by Ken Werner
I know. Every time the bezel gets narrower or the “smart TV” interface gets a re-skin, it’s a “new generation.” But I’m talking about a significant technical improvement viewers can really see, and we’ll be seeing a good one in 2021.
At the last real CES (January 2020), several manufacturers showed prototype TVs with miniLED backlights. Normally, this would suggest the introduction of commercial miniLED sets sometime during the year, which didn’t happen. But we are now seeing multiple reports of introductions in 2021.
Business Korea’s Kim Eun-jin reports that Samsung Electronics has applied to to the Korean Intellectual Property Office to register the trademark “Samsung Quantum Mini LED.” MiniLED TVs, said Kim “are expected to be the company’s new premium product in 2021.”
Trendforce projects that manufacturers will sell 4.4 million MiniLED TV sets in 2021, of which Samsung anticipates selling more than 2 million sets by itself. Samsung will pair MiniLEDs with its QLED quantum-dot technology, and will sell 4K sets from 55 to 85 inches, says Trendforce. The sets will contain between 8000 and 30,000 miniLED chips.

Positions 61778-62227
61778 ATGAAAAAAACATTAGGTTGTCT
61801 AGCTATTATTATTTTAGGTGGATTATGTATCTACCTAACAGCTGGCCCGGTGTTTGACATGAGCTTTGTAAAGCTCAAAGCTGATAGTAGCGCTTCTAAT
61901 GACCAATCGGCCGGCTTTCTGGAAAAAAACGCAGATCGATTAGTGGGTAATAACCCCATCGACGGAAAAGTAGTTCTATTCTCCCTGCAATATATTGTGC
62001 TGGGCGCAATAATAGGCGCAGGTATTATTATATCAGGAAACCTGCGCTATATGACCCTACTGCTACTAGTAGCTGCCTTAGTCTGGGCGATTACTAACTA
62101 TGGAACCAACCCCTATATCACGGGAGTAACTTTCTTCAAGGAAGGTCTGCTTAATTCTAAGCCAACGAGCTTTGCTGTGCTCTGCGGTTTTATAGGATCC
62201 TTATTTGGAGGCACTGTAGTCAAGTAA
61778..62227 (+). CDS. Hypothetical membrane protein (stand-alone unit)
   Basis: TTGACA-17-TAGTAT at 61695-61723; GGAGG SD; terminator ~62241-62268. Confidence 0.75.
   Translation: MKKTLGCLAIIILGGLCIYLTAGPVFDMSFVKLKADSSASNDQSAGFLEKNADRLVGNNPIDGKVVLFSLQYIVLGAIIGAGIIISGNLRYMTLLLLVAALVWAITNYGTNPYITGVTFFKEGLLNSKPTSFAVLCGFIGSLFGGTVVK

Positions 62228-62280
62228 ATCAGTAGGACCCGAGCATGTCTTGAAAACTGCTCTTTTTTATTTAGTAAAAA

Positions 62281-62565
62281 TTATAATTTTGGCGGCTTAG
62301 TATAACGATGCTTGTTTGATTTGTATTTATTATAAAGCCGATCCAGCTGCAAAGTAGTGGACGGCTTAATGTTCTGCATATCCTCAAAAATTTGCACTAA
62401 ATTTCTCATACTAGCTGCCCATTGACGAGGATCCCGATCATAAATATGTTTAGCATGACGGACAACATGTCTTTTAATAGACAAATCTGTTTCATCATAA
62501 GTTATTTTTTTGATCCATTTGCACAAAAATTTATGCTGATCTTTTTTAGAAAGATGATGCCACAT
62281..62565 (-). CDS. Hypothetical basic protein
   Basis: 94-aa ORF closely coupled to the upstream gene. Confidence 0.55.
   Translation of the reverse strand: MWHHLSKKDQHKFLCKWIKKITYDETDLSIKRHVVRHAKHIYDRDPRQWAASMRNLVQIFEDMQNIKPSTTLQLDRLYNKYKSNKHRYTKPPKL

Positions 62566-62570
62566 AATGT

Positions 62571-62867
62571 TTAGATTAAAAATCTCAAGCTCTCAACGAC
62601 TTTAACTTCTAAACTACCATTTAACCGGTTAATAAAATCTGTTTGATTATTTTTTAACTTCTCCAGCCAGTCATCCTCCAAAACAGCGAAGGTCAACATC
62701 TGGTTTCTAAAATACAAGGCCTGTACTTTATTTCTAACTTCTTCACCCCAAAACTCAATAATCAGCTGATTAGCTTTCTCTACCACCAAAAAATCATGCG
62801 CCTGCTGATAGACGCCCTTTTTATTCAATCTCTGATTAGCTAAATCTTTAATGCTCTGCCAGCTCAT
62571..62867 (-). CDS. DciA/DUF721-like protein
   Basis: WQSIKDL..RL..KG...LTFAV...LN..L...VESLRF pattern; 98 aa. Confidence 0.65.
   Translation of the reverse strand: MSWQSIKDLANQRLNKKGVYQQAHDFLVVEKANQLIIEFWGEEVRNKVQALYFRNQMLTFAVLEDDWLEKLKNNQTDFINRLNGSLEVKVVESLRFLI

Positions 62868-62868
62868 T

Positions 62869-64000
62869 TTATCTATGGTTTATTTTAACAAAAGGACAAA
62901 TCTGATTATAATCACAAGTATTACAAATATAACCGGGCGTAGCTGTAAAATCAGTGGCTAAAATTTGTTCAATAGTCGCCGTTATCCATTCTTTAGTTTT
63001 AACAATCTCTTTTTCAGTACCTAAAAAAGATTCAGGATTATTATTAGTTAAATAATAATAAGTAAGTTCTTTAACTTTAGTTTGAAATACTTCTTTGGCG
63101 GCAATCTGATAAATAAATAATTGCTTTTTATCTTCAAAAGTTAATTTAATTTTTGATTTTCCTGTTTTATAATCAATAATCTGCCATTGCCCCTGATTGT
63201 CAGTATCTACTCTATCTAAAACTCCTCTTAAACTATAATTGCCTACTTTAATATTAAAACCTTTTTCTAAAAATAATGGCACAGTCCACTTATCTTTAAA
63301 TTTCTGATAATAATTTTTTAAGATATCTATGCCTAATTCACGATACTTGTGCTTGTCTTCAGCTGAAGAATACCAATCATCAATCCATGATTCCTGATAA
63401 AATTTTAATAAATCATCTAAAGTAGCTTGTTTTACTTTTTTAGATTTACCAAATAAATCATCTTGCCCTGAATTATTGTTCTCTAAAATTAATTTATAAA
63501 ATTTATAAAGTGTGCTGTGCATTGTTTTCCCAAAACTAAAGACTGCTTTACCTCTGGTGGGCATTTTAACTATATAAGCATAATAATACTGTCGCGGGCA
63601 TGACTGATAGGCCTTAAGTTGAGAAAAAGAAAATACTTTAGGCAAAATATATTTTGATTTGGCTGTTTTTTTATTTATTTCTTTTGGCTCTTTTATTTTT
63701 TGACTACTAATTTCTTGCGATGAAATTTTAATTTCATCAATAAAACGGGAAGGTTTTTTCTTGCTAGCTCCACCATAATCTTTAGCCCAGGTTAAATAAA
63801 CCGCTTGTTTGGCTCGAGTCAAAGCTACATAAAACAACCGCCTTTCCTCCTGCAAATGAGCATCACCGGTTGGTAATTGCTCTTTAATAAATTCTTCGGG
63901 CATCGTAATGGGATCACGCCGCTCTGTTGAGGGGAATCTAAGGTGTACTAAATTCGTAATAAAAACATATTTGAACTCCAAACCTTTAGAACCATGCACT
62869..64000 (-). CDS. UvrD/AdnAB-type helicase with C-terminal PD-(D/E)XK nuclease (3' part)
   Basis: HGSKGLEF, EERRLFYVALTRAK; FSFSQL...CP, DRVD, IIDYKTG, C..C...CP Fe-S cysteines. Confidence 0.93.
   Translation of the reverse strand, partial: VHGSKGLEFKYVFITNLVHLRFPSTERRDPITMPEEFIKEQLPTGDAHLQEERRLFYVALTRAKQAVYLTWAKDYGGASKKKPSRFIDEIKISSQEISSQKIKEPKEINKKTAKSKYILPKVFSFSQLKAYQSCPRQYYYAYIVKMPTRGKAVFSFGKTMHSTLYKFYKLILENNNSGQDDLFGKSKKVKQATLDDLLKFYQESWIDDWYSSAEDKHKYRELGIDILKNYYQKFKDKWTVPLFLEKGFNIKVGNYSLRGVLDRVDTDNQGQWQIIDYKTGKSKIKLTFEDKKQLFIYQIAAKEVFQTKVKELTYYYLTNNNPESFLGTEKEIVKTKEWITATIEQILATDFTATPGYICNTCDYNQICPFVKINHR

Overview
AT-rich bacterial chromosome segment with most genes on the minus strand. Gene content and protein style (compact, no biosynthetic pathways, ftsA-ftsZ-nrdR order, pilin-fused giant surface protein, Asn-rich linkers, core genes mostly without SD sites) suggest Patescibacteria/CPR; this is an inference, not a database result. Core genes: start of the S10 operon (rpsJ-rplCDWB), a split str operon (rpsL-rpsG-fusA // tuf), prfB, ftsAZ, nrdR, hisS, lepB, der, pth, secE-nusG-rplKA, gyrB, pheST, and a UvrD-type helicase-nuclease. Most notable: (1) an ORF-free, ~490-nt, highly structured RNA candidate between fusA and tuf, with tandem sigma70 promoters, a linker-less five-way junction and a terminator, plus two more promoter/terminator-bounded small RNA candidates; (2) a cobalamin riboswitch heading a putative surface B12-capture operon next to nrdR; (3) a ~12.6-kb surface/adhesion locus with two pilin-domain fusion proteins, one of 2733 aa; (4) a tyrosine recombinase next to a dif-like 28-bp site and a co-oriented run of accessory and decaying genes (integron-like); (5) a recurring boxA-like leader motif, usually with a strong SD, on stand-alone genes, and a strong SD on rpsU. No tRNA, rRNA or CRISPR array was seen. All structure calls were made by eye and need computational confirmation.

According to Gjong Lee, writing in the Korean on-line newsletter The Elec, Samsung’s supply chain includes Seoul Viosys and PlayNitride of Taiwan.
LG Electronics’ commitment to OLED makes it impossible for the company to aggressively promote another technology as the latest and greatest. LGE is therefore limiting itself to 4K and 8K 70-inch miniLED sets, which will be positioned at the high end of LGE’s Nanocell line of LCD-TVs, Lee reported.
Apple is planning to introduce a 12.9-inch miniLED iPad Pro. LG Display will provide the panels, Heesung Electronics will make the LCD modules, and Epistar will provide the miniLED chips, said Lee.
TCL already has premium minLED 8-Series TVs on its website. TCL calls the high contrast resulting from the miniLED backlight “Quantum Contrast.” The 75-inch 8-Series uses 25,000 blue miniLEDs and a quantum-dot enhancement film. There are 1000 local dimming zones, which TCL reasonably claims will reduce the dreaded halo effect.
Luminance uniformity is an issue even with premium LCD-TVs. (It can often be seen clearly on a gray screen, although it is rarely noticeable with real programming.) TCL claims its miniLED backlight provides smooth, uniform illumination.
TCL’s published price for the 65-inch 8-Series is $1999.99; the 75-inch is $2999.99. This compares with Amazon prices of $2196.99 for the LG 65-inch CX OLED, and $3496.99 for the 77-inch.
This is getting interesting.